The location of the utility has not been revealed and its name has been changed in Verizon’s report, but given the fact of Verizon’s involvement, this likely happened in the U.S. — all the other incidents discussed in the report linked in The Register’s article took place in America.
And we know that jihadis have long wanted to poison the water supply. As far back as 2002, the feds arrested two jihadis who were carrying plans about how to poison water supplies. In
And in May 2013, seven Muslim “chemical engineers” were caught trespassing at the Quabbin Reservoir, a key supply of water for Boston, after midnight.
Also in May 2013, jihadists were caught in Canada who had considered poisoning air and water to murder up to 100,000 people.
In October 2013, the FBI was investigating a possible water supply threat in Wichita.
In January 2014, a Muslim broke into a water treatment plant in New Jersey.
Water treatment plant hacked, chemical mix changed for tap supplies,” by John Leyden, The Register, March 24, 2016 (thanks to Marc):
Hackers infiltrated a water utility’s control system and changed the levels of chemicals being used to treat tap water, we’re told.
The cyber-attack is documented in this month’s IT security breach report (available here, registration required) from Verizon Security Solutions. The utility in question is referred to using a pseudonym, Kemuri Water Company, and its location is not revealed.
A “hacktivist” group with ties to Syria compromised Kemuri Water Company’s computers after exploiting unpatched web vulnerabilities in its internet-facing customer payment portal, it is reported.
The hack – which involved SQL injection and phishing – exposed KWC’s ageing AS/400-based operational control system because login credentials for the AS/400 were stored on the front-end web server. This system, which was connected to the internet, managed programmable logic controllers (PLCs) that regulated valves and ducts that controlled the flow of water and chemicals used to treat it through the system. Many critical IT and operational technology functions ran on a single AS400 system, a team of computer forensic experts from Verizon subsequently concluded.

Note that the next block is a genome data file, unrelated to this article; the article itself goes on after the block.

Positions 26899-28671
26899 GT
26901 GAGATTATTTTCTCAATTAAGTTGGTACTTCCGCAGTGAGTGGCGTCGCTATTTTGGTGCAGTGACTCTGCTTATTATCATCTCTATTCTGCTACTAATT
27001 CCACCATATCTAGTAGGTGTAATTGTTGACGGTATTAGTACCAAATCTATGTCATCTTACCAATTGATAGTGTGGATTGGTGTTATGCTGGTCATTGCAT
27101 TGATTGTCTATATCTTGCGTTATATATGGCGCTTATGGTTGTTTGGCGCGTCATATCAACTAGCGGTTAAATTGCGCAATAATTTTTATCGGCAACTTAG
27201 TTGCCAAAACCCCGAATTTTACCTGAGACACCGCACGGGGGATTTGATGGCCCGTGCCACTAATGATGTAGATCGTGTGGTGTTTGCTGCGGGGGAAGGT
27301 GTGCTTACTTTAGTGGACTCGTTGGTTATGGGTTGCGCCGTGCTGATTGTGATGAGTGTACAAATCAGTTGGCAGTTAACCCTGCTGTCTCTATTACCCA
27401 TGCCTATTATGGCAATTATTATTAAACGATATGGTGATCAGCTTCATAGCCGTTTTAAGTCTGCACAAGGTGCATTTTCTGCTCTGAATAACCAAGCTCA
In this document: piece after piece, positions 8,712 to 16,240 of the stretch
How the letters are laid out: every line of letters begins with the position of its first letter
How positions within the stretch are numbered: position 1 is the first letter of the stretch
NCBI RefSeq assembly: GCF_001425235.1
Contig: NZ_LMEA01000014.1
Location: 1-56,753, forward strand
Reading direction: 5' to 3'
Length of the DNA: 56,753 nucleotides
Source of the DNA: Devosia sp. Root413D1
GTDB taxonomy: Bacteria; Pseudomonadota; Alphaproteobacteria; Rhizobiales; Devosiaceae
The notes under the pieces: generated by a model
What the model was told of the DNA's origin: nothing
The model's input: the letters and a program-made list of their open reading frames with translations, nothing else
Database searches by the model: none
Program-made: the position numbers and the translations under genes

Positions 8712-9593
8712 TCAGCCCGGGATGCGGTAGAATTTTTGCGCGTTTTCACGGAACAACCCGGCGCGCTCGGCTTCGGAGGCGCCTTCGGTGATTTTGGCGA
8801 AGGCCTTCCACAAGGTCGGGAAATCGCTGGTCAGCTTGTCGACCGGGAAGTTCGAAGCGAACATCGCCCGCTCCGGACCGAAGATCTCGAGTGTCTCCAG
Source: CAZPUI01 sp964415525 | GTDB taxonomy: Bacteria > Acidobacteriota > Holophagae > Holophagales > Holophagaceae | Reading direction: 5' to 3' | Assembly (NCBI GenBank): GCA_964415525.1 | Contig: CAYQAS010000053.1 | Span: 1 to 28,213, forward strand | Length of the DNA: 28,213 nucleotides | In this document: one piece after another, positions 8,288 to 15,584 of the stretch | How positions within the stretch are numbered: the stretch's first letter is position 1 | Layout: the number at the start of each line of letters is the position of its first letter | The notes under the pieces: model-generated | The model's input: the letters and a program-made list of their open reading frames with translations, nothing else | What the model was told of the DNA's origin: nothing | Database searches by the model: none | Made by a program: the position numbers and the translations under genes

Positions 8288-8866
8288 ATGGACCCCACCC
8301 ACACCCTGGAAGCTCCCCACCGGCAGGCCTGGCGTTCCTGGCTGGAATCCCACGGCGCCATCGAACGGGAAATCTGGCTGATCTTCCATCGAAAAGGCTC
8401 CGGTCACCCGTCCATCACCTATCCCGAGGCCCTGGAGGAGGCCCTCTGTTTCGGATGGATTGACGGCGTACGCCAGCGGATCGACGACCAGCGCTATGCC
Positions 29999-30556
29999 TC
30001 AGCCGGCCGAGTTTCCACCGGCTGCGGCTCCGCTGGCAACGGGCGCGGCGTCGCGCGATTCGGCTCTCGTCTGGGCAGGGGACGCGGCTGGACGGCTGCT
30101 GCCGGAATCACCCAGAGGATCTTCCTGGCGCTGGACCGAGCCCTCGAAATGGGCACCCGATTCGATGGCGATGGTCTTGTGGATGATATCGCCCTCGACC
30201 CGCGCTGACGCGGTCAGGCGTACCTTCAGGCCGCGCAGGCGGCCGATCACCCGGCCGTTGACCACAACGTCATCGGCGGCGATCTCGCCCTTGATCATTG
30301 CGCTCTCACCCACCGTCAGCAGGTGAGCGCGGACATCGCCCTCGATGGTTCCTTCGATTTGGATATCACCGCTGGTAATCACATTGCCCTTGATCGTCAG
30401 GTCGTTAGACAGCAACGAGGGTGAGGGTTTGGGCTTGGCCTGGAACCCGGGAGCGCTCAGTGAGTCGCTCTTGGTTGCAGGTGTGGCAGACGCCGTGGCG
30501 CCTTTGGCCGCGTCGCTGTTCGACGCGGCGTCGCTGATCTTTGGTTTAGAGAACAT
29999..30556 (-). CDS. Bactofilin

Our endpoint forensic analysis revealed a linkage with the recent pattern of unauthorised crossover. Using the same credentials found on the payment app webserver, the threat actors were able to interface with the water district’s valve and flow control application, also running on the AS400 system. We also discovered four separate connections over a 60-day period, leading right up to our assessment.During these connections, the threat actors modified application settings with little apparent knowledge of how the flow control system worked. In at least two instances, they managed to manipulate the system to alter the amount of chemicals that went into the water supply and thus handicap water treatment and production capabilities so that the recovery time to replenish water supplies increased. Fortunately, based on alert functionality, KWC was able to quickly identify and reverse the chemical and flow changes, largely minimising the impact on customers. No clear motive for the attack was found.
Verizon’s RISK Team uncovered evidence that the hacktivists had manipulated the valves controlling the flow of chemicals twice – though fortunately to no particular effect. It seems the activists lacked either the knowledge of SCADA systems or the intent to do any harm.
The same hack also resulted in the exposure of personal information of the utility’s 2.5 million customers. There’s no evidence that this has been monetised or used to commit fraud.
Nonetheless, the whole incident highlights the weaknesses in securing critical infrastructure systems, which often rely on ageing or hopelessly insecure setups….